I have an app which has a base managed package and two extension packages. I used three developer editions to develop these three packages. We don't want a public listing on the AppExchange for our app, so I didn't go through the ISV partner process initially. Now, we are planning to add more components and functionalities to our app in the future. But recently I realized that I can't push upgrades with these developer editions. So, I've been going through the ISVForce Guide and have created a Partner Developer Edition and migrated all of the base package components to this org, and created two Partner Developer Edition orgs for the two extension packages. I've been struggling with some questions on this process for which I couldn't find answers online. Can I list all three packages (1 base and 2 extensions) on AppExchange with one business org? If this is not possible, do I have to register our company as a partner three times and use three different business orgs (one for each package)? Can I still use LMA and push upgrades if the app is free and doesn't have a public listing? Does the app need to pass the security review before we can invite our clients to install this app from the private listing? I'd appreciate if anyone can let me know other limitations/headaches that I need to keep in mind here. Thanks in advance!

1 Answer 1


The Org Zoo

First you have to register only once as partner. Then I see really no need for your migration of the packaging org for your base-package. The one Enterprise Org is purely for administration usage and typically not for development. Usually you would like to install the LMA and use the Environment Hub there.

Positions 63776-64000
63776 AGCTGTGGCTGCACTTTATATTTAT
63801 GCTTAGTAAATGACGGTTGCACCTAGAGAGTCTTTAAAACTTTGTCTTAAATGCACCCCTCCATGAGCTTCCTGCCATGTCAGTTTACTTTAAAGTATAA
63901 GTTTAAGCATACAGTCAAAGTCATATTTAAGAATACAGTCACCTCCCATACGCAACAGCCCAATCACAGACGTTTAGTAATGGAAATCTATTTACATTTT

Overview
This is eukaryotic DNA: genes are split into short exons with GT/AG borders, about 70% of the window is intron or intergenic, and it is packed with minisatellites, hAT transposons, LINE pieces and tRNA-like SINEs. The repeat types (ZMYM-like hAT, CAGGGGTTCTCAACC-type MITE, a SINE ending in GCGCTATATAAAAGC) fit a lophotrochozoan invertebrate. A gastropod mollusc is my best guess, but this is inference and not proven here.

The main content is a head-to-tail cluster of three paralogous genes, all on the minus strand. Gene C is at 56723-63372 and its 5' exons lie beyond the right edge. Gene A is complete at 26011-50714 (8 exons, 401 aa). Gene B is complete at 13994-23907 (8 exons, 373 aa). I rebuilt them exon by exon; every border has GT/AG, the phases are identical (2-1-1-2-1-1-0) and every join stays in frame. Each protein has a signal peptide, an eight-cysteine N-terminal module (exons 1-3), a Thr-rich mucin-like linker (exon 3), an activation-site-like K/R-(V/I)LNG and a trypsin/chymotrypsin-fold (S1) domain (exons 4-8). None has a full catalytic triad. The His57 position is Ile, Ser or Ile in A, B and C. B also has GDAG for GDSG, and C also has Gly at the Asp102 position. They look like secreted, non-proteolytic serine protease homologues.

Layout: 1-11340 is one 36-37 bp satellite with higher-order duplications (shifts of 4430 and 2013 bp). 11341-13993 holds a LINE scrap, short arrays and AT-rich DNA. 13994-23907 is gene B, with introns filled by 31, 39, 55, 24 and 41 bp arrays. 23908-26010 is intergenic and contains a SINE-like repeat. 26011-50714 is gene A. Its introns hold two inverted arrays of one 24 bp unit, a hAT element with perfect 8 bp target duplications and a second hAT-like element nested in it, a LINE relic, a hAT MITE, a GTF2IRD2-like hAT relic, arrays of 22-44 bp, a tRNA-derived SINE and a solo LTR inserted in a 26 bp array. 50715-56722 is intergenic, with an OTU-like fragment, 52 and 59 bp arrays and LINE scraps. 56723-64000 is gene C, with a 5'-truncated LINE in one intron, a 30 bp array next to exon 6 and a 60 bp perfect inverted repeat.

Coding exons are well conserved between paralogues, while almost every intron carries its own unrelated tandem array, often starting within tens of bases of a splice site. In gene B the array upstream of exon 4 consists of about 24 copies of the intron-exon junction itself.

You can leave the developer orgs just where you started the development initially. If your ISV process is completed, you can simply log a case and the support will upgrade your original DE orgs to all the specs as if they would have been created via the hub or partner portal.

So to be clear: you need 3 DE orgs and not 1 EE plus 2 DE for the pure development of your app.

Push Flavours

If you have your partner process completed, you have this feature by default. Maybe you have to log an additional case for those of your DE orgs form you pre-partner-time. Unfortunately you get only a "light version" by default. Those push upgrades even for partners come in two flavors: Push-Minor and Push-Major. With push-minor you can only change existing components, which is in fact not very helpful for most use cases. And for push major - and that's the sad truth - you need to pass the security review.

You can read a bit more on that here:

Since I'm unhappy with that situation, I plan to development an automatic pull-upgrade mechanism which eventually might overcome this limitation. MetadateAPI should make it possible.

Extension Models

Now a few words to extension packages: in my experience the way the platform deals with extensions brings you more problems than benefits. You get dependent packages by installing the base package into the extension (DE) org and then starting to develop stuff there using components or apex of the base org. If if you update classes in the base org you need not only need upgrade the base package in the extension org, but also to manually update the version number. Developing simultaneously base and extension felt so uncomfortable and time consuming that I gave up this approach totally.